Remember when CC Sabathia was a free agent and everyone said that he’d sign with the Giants or Dodgers or something because he’s from California and has a house there and blah, blah blah? Well, he won’t pretty soon. At least not the house he had at the time:
The custom home, built in 2004, is located in Eastridge, a private gated community in Solano County’s Green Valley. Designed for casual indoor-outdoor living, the property features a custom pool with water features, an outdoor kitchen and a “man cave” complete with custom stadium seating, a row of flat-screen televisions, a wet bar and various baseball memorabilia.
Per the pictures at the listing, that man cave appears to be pretty slick. A print over the wet bar of that room has Sabathia pitching in his Indians jersey, though, so you wonder if he misses old Cleveland.
The baseball-themed kids’ bedroom is pretty sweet too. If I were buying it I’d ask him to keep the furniture in there and use it as my own bedroom. Yes, a 40-year-old can sleep on a baseball-themed bunk bed. Indeed, he probably should.
He bought the joint for a little over a million in 2004. Now it can be yours for the low, low price of $1.5 million. But your housing dollar does go farther out in Fairfield than it would closer to the city.
On Thursday afternoon, Rays pitcher Chris Archer asked his Twitter followers, “Lots swirling around what needs to be changed about the game of baseball. What do y’all want to see changed, if anything, & why?”
Tigers ace Justin Verlander responded:
To that, Archer said:
For what it’s worth, Verlander hasn’t been much of a hitter. In 47 career plate appearances, he has three singles and no extra-base hits. And if the AL did get rid of the DH rule, the Tigers would have nowhere to put Victor Martinez. Verlander, though, would have an easier time pitching to opposing pitchers rather than their DH’s.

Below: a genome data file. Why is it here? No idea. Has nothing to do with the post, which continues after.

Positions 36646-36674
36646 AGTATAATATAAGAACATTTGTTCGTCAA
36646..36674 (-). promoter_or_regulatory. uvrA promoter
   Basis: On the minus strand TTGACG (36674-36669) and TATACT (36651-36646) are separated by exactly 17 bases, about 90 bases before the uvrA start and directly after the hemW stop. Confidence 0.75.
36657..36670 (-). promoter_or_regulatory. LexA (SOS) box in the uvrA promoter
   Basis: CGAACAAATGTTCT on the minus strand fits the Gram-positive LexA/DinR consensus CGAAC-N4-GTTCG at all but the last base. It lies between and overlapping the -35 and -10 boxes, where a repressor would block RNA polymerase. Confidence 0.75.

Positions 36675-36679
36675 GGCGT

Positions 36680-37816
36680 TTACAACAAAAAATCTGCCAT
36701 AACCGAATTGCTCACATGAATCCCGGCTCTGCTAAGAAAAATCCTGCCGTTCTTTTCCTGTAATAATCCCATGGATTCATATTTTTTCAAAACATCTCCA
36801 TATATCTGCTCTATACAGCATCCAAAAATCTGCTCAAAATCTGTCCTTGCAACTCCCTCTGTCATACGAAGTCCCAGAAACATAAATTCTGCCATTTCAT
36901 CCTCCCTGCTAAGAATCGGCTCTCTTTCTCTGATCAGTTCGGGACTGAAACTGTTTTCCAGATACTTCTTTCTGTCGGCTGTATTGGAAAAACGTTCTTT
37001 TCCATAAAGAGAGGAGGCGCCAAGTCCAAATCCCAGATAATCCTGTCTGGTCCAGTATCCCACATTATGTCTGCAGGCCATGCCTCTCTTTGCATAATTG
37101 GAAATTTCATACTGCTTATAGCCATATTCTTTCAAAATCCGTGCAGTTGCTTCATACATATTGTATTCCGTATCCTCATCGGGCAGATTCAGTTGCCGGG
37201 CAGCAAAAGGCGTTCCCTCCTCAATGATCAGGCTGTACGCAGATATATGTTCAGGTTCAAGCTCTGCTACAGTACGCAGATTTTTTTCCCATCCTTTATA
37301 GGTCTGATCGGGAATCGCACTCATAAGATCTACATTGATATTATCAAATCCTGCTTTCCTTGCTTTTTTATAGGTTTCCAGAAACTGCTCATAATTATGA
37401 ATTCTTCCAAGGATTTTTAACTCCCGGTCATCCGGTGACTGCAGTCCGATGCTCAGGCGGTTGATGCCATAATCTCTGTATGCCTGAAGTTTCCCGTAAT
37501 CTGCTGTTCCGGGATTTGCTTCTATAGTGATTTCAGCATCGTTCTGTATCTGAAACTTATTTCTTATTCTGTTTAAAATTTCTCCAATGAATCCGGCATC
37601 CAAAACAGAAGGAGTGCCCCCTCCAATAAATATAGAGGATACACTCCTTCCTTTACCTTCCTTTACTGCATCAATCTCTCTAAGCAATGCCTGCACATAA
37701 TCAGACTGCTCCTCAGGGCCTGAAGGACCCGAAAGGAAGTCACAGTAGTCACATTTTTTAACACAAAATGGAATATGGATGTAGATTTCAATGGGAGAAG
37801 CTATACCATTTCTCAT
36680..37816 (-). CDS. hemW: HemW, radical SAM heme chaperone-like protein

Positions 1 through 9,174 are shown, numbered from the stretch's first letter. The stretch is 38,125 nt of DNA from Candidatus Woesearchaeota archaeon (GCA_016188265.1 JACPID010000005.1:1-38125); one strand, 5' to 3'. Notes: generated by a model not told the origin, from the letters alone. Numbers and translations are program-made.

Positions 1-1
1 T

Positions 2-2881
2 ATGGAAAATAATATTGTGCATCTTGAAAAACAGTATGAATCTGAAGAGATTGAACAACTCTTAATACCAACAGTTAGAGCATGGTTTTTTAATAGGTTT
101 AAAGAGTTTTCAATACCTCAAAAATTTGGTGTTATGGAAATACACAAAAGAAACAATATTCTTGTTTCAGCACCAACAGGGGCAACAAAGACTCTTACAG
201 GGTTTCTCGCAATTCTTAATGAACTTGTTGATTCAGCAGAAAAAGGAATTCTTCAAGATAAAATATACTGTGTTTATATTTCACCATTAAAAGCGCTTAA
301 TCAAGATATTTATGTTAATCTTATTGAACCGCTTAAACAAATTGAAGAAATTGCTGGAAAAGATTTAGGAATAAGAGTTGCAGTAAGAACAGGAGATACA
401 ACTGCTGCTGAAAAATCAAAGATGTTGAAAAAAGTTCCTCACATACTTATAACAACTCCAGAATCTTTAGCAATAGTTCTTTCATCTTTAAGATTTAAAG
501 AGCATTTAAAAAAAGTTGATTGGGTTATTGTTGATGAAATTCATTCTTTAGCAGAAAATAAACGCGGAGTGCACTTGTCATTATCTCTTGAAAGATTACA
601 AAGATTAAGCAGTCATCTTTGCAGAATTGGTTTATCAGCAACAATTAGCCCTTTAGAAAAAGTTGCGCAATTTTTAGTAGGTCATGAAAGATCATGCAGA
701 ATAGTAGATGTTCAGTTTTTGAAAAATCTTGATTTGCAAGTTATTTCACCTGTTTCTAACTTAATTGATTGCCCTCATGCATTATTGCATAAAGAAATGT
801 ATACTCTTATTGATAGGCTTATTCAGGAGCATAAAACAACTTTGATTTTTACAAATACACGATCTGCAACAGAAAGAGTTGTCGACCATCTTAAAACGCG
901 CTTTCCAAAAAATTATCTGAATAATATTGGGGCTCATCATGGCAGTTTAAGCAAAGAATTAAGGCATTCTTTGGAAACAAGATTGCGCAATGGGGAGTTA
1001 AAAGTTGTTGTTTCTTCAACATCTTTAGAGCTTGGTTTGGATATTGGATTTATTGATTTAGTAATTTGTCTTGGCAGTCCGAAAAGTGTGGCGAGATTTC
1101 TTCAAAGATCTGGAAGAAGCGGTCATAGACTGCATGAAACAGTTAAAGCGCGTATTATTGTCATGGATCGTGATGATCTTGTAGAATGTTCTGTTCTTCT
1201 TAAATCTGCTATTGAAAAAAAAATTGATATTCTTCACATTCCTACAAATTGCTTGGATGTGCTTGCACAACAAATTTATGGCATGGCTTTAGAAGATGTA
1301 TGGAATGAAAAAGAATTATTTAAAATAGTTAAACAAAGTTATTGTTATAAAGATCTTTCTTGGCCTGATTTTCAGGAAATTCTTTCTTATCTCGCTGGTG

The Red Sox inked Cuban outfielder Rusney Castillo to a seven-year, $72.5 million contract back in August 2014. Over parts of three seasons, the 29-year-old has a .679 OPS across 337 plate appearances in the majors and spent the vast majority of the 2016 season at Triple-A Pawtucket.
Castillo had a chance to start things off on the right foot in 2017, but that ship has already sailed. On Thursday against Northeastern at JetBlue Park, Castillo didn’t run out a routine ground ball. He claims he lost track of the outs. Manager John Farrell isn’t happy about the situation. Via Evan Drellich of the Boston Herald:
“Disappointing for a couple of reasons,” Sox manager John Farrell said. “One, he has lost the number of outs. Still, regardless of another of outs, getting down the line is controllable. And for a player in his situation, every little aspect of the game is important. That’s something that was addressed in the moment. He needs to execute the game situation. And for that matter, every player. But that one obviously stood out.”
Everyone always makes far too big a deal about running out grounders. It’s a real nit to pick when it’s February 23 and your team just finished playing an exhibition game that is even more meaningless than the other exhibition games that will be played in the coming month.
That being said, Castillo has to prove himself to merit inclusion on the 25-man roster and that means dotting all his i’s and crossing all his t’s. Even if he went hitless all spring, Castillo could have at least said he couldn’t have done anything else better. But on day one, he already gave his team a reason to count him out.